I read a lot. It’s how I unwind and let my brain wander into another world. It’s my favorite way to unplug and relax. In fact, I often declare digital detox weekends (or afternoons) and head off to the woods, secret cabin or back porch with a pile of books and magazines, looking forward to hours in my hammock. I also love libraries and would be broke without them. Amidst this holiday season when the activities are endless, the weather is cooler and the stimulation is abundant there is no better time to take time and give yourself a mental break than by squeezing in some reading.
One of the keynote speakers at the conference I attended recently was Eduardo Briceño, who founded Mindset Works together with Carol Dweck, PhD. One anecdote I found fascinating related to his experience with Cirque du Soleil. As you know, Cirque du Soleil dazzles audiences around the world with flawless performances.
Last week, I attended a morning parent meeting at my child’s school. The topic was student clubs. There were a few students present, representing their clubs. It was all very nice and the kids did a fine job. But then the meeting got weird. A few parents started to offer help to the students for their clubs. “We have skills that you could use.” “We could make presentations and give advice.” “We can donate money.” “Why don’t you just have bake sales every week. We can bake the goods for you.” I kid you not.
Perhaps you feel a sense of overwhelm and perpetual stress. Perhaps your self esteem is low because people have accused you of “not trying” or “not caring”. Perhaps you know what you have to do, but you just can’t seem to do it. Perhaps you start many projects but can never seem to finish any. Perhaps you have embarrassed yourself by blurting inappropriate remarks.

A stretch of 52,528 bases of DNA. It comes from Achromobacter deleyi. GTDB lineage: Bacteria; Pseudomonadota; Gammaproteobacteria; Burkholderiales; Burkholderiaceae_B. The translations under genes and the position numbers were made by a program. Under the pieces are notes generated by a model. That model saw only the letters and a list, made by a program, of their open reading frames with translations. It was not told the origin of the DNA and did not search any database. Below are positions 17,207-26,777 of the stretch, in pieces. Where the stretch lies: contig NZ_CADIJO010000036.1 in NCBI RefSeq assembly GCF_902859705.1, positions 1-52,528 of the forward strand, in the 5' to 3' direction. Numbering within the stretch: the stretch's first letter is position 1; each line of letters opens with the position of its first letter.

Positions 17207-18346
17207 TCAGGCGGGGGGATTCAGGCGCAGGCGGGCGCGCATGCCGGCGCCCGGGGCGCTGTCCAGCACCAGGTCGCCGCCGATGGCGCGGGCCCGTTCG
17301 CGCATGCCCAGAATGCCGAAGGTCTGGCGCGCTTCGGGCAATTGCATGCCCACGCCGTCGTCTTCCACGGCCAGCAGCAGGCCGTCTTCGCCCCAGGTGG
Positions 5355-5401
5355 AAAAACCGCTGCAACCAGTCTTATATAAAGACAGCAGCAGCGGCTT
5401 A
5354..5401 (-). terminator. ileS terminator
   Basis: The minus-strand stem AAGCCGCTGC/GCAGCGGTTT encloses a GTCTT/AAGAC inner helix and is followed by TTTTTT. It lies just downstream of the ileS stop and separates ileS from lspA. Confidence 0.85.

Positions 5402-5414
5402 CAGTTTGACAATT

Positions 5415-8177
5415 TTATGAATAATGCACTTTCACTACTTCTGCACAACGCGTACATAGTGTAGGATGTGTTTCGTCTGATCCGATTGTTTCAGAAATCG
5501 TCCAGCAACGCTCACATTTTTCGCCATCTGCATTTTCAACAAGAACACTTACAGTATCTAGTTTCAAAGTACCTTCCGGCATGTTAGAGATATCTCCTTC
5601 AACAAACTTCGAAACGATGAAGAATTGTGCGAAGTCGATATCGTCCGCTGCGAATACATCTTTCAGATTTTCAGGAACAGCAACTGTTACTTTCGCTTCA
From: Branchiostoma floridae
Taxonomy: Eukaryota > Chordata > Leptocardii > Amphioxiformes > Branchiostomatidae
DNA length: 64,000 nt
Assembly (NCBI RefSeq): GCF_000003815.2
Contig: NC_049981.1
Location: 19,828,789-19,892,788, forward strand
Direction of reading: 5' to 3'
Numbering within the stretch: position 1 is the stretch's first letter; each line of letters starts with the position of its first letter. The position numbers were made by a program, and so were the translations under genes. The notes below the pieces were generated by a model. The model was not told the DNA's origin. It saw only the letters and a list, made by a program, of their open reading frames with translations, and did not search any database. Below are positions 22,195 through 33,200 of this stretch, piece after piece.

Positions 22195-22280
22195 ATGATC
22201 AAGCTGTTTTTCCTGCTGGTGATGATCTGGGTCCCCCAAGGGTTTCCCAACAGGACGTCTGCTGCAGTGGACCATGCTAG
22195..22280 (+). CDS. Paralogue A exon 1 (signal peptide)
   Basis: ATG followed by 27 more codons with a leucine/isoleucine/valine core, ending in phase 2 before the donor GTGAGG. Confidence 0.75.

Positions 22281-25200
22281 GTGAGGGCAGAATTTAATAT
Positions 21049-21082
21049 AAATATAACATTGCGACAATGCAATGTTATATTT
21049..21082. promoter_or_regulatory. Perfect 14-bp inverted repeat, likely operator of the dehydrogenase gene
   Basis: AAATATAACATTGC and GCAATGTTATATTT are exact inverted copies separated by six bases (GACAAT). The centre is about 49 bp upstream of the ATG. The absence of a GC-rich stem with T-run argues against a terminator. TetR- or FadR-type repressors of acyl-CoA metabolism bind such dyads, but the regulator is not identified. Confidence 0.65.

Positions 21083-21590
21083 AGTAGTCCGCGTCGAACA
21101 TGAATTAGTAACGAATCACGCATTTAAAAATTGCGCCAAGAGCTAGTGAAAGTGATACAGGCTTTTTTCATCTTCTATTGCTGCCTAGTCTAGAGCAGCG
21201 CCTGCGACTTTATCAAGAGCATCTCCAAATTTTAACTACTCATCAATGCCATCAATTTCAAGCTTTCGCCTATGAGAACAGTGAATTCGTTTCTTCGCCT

I couldn’t swallow the fact that my son kept causing trouble in school because he could not sit still or keep his mouth shut. I went on a mission to help him and our family understand his ADHD diagnosis, and in the process decided to help other students in similar situations. Lo and behold, I became a CACP-certified ADHD Coach, and have been fortunate to see my student clients experience success and gain confidence.
Our brains tend to find distractions that boost our dopamine levels. What is something that can make us feel good and require little to no effort? Hulu! Snapchat! And if we can find something that rewards us with zero effort, well that’s even better. Hello, video games!
It’s genetic. Once you know the behavior and symptoms associated with ADHD, you will be able to identify other family members. First it was my son, then my husband, then my sister...ADHD is a relatively new diagnosis, so many adults were never identified as being Turbo Thinkers.
First of all, students should not base their self worth on their academic performance. Report cards have no importance if a student is always doing his or her best at all times. An ideal student takes ownership of his or her own learning, fully engaging in the education process. We want all students to explore and take advantage of the opportunities offered in school, sucking the marrow out of their education.
I think that they are all related. Some people have a natural aptitude for these, while others need help to develop them. Some people have developed a few while not others. If I were pressed to choose just one, I would say that the most important is the ability to sustain attention when the task at hand is not interesting. Unfortunately, life is not interesting 100% of the time. If you can find a way to make it interesting for your brain so that you can focus, you can accomplish quite a bit.